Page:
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1. Overview

Many times when we’re writing an application, we need a temporary file or directory. mktemp provides a system-based way to create a valid and unique temporary file or directory from a script or application.

In this tutorial, we’ll present a way to safely and reliably create temporary files and directories on Linux using mktemp.

2. Creating Temporary Files

Let’s say we’re starting a new Bash script to create and populate some temporary files:

#!/bin/bash

for f in 1 2 3
do
  cat "My contents of $f" >> "file_$f.txt"
done

This will create the files in whatever directory we’re executing our script from:

-rw-r--r--  1 alex  staff     24 Feb 13 15:38 file_1.txt
-rw-r--r--  1 alex  staff     24 Feb 13 15:38 file_2.txt
-rw-r--r--  1 alex  staff     24 Feb 13 15:38 file_3.txt

Using this, we could run into a couple of issues. First, to run without error, we’d need to have write permissions in the current directory. A second problem could arise with multiple instances of our program. There is a possibility that each instance would clash or overwrite the files. To avoid the above issues, let’s use mktemp for our temporary files.

3. Using mktemp for Temporary Files

Let’s update our script to use mktemp:

#!/bin/bash

for f in 1 2 3
do
  file=$(mktemp)
  echo "Writing file $file"
  echo "My Contents" >> $file
done

Executing it, we see:

$ ./example.sh 
Writing file /tmp/tmp.f3LkRe1i
Writing file /tmp/tmp.gxknRBeE
Writing file /tmp/tmp.lEzSU838

By using mktemp, we can create unique temporary files. Also, we can ensure that we will get the same functionality on different systems. mktemp will use the system-defined temporary directory. Running the script again, we can see three new, unique files generated:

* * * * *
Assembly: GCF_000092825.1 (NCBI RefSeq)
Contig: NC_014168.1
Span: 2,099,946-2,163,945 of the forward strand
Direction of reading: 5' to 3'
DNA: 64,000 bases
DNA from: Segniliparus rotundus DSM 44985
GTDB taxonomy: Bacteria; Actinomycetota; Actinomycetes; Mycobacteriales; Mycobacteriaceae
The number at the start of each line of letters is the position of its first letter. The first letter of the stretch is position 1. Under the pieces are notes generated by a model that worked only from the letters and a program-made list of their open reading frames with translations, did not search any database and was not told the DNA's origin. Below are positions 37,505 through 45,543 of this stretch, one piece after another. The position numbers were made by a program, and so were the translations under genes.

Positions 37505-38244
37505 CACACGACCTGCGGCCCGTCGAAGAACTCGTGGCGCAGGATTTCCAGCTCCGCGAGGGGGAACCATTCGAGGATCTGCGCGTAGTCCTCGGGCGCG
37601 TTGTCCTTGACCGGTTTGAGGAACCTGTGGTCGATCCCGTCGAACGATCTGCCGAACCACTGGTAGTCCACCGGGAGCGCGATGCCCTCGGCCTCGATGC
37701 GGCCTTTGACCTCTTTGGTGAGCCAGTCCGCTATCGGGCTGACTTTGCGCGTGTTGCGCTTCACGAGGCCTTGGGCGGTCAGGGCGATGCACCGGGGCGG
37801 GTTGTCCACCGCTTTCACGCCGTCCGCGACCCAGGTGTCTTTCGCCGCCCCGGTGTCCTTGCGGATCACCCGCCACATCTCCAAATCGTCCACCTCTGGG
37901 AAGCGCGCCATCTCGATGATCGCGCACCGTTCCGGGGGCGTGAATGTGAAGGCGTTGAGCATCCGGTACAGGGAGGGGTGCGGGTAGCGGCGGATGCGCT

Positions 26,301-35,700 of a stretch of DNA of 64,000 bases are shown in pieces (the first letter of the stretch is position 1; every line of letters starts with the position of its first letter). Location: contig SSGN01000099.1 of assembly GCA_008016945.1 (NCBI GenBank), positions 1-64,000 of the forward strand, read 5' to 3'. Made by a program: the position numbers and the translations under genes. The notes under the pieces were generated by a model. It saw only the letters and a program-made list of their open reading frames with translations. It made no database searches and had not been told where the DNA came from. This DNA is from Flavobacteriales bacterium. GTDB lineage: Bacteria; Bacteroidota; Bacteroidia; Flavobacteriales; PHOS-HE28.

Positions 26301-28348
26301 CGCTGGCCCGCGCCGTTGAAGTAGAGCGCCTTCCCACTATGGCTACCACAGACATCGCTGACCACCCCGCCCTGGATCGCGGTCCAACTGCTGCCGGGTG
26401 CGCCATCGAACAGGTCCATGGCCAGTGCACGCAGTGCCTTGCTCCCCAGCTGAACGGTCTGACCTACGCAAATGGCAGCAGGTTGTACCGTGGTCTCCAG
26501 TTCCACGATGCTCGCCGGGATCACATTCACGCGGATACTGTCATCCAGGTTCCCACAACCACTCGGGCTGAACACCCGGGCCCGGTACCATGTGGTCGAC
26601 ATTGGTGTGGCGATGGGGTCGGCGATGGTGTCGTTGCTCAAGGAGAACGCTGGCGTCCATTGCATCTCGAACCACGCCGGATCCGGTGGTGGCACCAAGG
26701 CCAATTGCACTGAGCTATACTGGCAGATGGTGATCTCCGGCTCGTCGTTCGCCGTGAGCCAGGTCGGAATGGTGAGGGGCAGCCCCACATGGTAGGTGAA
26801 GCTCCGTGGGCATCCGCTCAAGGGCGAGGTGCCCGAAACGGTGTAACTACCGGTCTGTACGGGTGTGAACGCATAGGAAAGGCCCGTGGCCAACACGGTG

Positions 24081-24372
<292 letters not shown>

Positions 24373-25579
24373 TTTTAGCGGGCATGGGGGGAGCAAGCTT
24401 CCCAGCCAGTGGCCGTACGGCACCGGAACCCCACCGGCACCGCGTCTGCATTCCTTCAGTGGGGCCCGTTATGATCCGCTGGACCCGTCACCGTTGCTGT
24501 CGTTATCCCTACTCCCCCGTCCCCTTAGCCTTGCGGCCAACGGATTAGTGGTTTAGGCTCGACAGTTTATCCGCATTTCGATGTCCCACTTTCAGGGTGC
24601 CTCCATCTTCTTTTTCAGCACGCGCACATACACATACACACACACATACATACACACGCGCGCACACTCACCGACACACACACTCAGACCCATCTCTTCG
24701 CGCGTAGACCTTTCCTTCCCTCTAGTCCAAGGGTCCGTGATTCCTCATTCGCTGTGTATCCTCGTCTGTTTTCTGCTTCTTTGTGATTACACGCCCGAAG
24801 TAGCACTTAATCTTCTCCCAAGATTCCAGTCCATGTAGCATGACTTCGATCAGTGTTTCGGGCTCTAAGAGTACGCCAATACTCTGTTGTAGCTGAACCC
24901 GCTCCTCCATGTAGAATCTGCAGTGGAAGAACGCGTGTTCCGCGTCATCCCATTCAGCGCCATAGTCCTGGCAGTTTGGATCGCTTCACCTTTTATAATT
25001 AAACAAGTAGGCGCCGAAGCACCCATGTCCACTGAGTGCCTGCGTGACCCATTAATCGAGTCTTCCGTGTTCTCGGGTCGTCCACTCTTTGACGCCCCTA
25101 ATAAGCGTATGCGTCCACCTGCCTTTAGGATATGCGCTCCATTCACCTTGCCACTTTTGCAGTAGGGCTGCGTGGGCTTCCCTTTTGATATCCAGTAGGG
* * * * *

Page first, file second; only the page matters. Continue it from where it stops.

$ ./example.sh 
Writing file /tmp/tmp.pf60Klk6
Writing file /tmp/tmp.qjosdpxw
Writing file /tmp/tmp.jh8LWOxU

So now we have three temporary files with unique names, but we have lost our naming scheme. Fortunately, mktemp has two options that will allow us to customize our files a bit more.

4. Using a Name Template

Using the -t option with mktemp allows us to define a prefix for the temporary files. This gives us a different way to add some organization to our temporary files. Let’s update our script to try it out:

#!/bin/bash

for f in 1 2 3
do
  file=$(mktemp -t file_${f})
  echo "Writing file $file"
  echo "My Contents" >> $file
done

Note that in this case, the ${f} is not required to use -t. It’s to get our loop variable into our file name template.

Let’s run the script:

$ ./example.sh 
Writing file /tmp/file_1.YJkLELJh
Writing file /tmp/file_2.fluURpHx
Writing file /tmp/file_3.vGEiJ7Kt

This gives us a similar name scheme in unique files but still isn’t quite what we’re looking for.

5. Using mktemp for a Temporary Directory

To keep our name scheme but also take advantage of a unique temporary location, let’s try using mktemp to create a temporary directory. It gives us a process-specific place to put our temporary files. It also enables us to clean up after ourselves by deleting the whole directory at the end instead of keeping track of all of the individual files. Let’s update our script to create a temporary directory (using -d) and write our files with the original names:

#!/bin/bash

dir=$(mktemp -d)
for f in 1 2 3
do
  file=file_$f.txt
  echo "Writing file $file to dir $dir"
  echo "My Contents" >> "$dir/$file"
done

This creates our original file names but in a unique, temporary location:

$ ls -lt /tmp/tmp.qFwNKUqt
total 24
-rw-r--r--  1 alex  staff  12 Feb 13 16:50 file_3.txt
-rw-r--r--  1 alex  staff  12 Feb 13 16:50 file_2.txt
-rw-r--r--  1 alex  staff  12 Feb 13 16:50 file_1.txt

We could then use rm -r $dir at the end of our script to remove the directory when we’re done. Alternatively, the system handling of temporary files will eventually clean it up.

6. Conclusion

In this tutorial, we presented a way to safely create temporary files and directories using mktemp.

Authors Bottom

If you have a few years of experience in the Linux ecosystem, and you’re interested in sharing that experience with the community, have a look at our Contribution Guidelines.

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